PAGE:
To sell more gear, Cabela's simulates the Great Outdoors. Live game fish school in glass-walled aquariums, and stuffed megafauna herd overhead at the retailer's hangar-sized stores on the edge of whitetail-deer country in Hamburg, Pa., or at the heart of tax-free-shopping territory in Newark, Del.

So what brings Cabela's to Chester, the shrunken industrial city at the foot of the Commodore Barry Bridge?

"Your waterway there, the Delaware River, is super-good for the sport of catfishing," says Darrell Van Vactor, operations manager at Kentucky-based King Kat USA.

"It's a great location, central for a lot of people," on a stretch of the Delaware that otherwise has limited public access, Eric Williams, a Cabela's marketing manager, told me.

King Kat runs catfish tournaments sponsored and staffed by Cabela's. Most are in the Midwest, or down South.

On Saturday, the King Kat "Tournament Trail" makes its only East Coast stop this year in Chester, where three dozen teams of catfishers from several states, and their motorboats, have registered for the daylong competition.

Boats will steer from the state pier at the foot of the bridge, by the Philadelphia Union soccer stadium, at 6:30 a.m. A "fishing rodeo" for kids under 13 (adult companions required) will run from 8 to 11 a.m. at Ethel Waters Park, 291 Edgmont Ave. Cabela's will give out some rods. Zitner's will pass out candy. Competitors will bring their five fattest live fish to the Harrah's casino at the north end of town for weighing and awards at 4 p.m.

The prizes are modest: Two Gibbsboro men shared $2,500 with a catch totaling 40 pounds last time the tour stopped here, in 2012. That's a sliver of the $100,000 "Ike" Iaconelli of Salem County won on the four-day Bassmaster 2014 bass-fishing competition in the river just north of Philadelphia, which drew 37,000 fans, according to organizers. The catfish winners caught as much finned protein in one day as the bassmen caught in four days.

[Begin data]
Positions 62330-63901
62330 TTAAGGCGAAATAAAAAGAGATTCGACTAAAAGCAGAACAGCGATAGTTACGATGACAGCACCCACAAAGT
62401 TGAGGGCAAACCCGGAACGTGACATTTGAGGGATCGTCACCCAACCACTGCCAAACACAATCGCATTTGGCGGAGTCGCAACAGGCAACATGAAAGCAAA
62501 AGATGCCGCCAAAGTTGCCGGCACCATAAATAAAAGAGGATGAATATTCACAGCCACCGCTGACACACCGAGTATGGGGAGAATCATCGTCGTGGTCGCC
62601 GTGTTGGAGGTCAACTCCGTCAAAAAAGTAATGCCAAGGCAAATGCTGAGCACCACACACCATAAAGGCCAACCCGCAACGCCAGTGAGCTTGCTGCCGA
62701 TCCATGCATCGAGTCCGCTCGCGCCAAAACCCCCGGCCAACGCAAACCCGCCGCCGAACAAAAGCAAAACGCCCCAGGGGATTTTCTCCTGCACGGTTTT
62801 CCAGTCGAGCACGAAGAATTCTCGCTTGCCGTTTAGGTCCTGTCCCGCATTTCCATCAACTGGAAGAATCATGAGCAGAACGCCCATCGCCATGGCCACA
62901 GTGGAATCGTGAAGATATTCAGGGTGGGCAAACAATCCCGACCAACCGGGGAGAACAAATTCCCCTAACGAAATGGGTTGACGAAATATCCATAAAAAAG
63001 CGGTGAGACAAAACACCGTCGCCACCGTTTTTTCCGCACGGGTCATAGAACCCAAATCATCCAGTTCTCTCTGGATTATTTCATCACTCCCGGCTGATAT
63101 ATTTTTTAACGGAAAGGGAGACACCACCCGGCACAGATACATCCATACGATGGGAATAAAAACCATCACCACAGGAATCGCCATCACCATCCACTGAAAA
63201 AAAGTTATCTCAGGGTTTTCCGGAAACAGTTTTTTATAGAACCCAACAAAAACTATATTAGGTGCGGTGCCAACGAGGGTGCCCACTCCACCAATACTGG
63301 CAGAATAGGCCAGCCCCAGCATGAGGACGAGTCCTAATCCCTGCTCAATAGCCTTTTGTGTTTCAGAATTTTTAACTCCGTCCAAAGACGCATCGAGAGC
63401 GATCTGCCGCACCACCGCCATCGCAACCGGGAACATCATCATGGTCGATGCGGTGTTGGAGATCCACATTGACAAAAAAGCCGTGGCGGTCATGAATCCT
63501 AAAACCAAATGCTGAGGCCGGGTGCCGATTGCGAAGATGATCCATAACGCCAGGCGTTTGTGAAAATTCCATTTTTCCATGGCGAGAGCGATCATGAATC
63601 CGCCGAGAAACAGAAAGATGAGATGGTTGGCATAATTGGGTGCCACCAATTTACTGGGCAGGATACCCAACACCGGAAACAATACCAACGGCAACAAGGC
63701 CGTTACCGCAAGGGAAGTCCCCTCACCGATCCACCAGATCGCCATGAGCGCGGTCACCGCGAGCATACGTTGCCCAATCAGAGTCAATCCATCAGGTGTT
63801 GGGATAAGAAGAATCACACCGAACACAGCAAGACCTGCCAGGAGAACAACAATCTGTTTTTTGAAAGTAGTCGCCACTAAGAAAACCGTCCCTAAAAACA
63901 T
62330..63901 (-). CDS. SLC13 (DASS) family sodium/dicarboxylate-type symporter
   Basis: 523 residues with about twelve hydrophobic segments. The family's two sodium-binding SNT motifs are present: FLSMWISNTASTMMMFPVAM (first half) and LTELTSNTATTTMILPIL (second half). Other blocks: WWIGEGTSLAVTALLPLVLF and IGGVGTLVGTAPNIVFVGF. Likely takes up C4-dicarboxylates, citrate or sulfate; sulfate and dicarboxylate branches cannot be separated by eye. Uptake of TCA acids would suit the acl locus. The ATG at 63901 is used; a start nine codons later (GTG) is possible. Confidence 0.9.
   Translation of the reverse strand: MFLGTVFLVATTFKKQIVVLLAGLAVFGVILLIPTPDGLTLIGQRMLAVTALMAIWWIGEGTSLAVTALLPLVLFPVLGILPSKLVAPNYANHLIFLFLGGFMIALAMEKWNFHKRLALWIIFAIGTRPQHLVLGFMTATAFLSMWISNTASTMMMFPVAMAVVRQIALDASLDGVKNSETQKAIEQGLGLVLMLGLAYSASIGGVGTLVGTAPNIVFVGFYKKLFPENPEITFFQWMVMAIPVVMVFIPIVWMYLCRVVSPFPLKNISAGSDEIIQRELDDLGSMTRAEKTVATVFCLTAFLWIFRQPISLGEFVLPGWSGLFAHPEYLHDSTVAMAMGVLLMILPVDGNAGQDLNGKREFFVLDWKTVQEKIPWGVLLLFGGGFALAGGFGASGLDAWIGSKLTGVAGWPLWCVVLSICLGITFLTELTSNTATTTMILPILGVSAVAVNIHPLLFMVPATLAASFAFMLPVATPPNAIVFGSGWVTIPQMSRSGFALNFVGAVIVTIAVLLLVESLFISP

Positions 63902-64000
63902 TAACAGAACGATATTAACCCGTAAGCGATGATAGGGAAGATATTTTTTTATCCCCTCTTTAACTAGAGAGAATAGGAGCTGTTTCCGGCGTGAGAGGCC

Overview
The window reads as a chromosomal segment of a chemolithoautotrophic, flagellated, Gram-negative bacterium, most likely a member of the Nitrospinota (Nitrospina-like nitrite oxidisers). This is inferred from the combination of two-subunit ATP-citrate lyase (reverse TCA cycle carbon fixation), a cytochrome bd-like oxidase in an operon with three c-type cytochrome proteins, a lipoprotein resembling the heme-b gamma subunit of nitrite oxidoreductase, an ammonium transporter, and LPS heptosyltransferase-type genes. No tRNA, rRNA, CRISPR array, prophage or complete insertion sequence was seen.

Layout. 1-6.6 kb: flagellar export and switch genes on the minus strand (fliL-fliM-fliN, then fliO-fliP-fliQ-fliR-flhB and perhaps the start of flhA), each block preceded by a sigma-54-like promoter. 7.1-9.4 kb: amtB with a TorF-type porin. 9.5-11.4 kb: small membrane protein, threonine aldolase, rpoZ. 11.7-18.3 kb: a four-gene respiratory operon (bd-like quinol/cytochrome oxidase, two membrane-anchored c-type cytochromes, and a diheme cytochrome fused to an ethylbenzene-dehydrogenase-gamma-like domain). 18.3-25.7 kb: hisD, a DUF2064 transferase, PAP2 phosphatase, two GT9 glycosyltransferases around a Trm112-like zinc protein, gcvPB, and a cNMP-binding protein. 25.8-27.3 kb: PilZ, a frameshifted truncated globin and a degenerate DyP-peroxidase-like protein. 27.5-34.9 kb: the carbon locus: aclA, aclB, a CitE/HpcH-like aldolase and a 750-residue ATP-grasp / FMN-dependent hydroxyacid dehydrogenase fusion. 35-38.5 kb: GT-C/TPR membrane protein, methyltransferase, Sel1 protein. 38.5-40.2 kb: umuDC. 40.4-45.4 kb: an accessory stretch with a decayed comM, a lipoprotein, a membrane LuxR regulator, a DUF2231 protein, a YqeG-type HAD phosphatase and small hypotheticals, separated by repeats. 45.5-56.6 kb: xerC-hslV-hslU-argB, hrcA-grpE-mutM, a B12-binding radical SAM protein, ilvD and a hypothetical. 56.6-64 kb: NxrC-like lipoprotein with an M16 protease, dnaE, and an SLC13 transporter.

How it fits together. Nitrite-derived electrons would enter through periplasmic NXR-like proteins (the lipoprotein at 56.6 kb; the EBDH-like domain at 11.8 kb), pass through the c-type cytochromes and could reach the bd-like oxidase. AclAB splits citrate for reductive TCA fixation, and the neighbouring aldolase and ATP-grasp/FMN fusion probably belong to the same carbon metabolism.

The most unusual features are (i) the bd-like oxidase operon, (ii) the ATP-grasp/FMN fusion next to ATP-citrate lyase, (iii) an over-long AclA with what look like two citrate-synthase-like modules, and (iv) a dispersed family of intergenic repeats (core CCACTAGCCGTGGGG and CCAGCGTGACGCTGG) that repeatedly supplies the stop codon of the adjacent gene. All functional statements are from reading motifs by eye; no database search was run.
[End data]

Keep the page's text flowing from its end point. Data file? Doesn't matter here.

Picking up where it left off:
"Bass is the NFL of fishing," rich from ESPN and Fishing Channel TV contracts and more than half of national fishing sales, says Todd Pride, head of Mid-Atlantic Youth Anglers in Philadelphia.

"Catfish is the big thing in our part of the river," says Chester native Mike Homola, who grew up fishing the Delaware (also suckers, sunnies, and shad, in season) from canoes.

Homola will team with Mike Del Rossi at Saturday's event. He says they are "strictly catch and release," though Van Vactor says some fry and eat their extras. There are state guidelines limiting consumption of river fish, Homola notes, given the Delaware's industrial history and lingering toxic elements, though he says the waters have cleared and produced more fish as industries shut and "crick" dams are cleared.

Delaware River catfish don't grow to teenager-sized Mississippi River proportions, Van Vactor acknowledges. But Chester is much more convenient for many current and potential anglers.

"Most of your catfish entrants are blue-collar workers who have picked up on the competitive aspect," he told me.

The 2012 tournament was suggested to Chester leaders by then-State Rep. Bryan Lentz (D., Delaware). Lentz, now an attorney at the Philadelphia law firm Bochetto & Lentz, credited Mayor Thaddeus Kirkland's administration with inviting the tour back this year as a way to raise the profile of a city that too often makes the news for youth shootings.

"We contacted Cabela's 18 months ago," said Drake Nakaishi, the city's economic-development director. "We wanted to create opportunities to get a positive story out about Chester." The city located hotel space with secure boat parking and lined up business sponsors.

Rob Zarko, who lives in Wallingford and owns Ship Bottom Brewery in Beach Haven, is giving contestants beer. He told me he's scouting Chester as a site for a second brewery.

"It's not a big economic engine in itself; it won't drive a lot of sales," Nakaishi acknowledges. "But we want people to see what the city is, and the attraction of Chester's waterfront."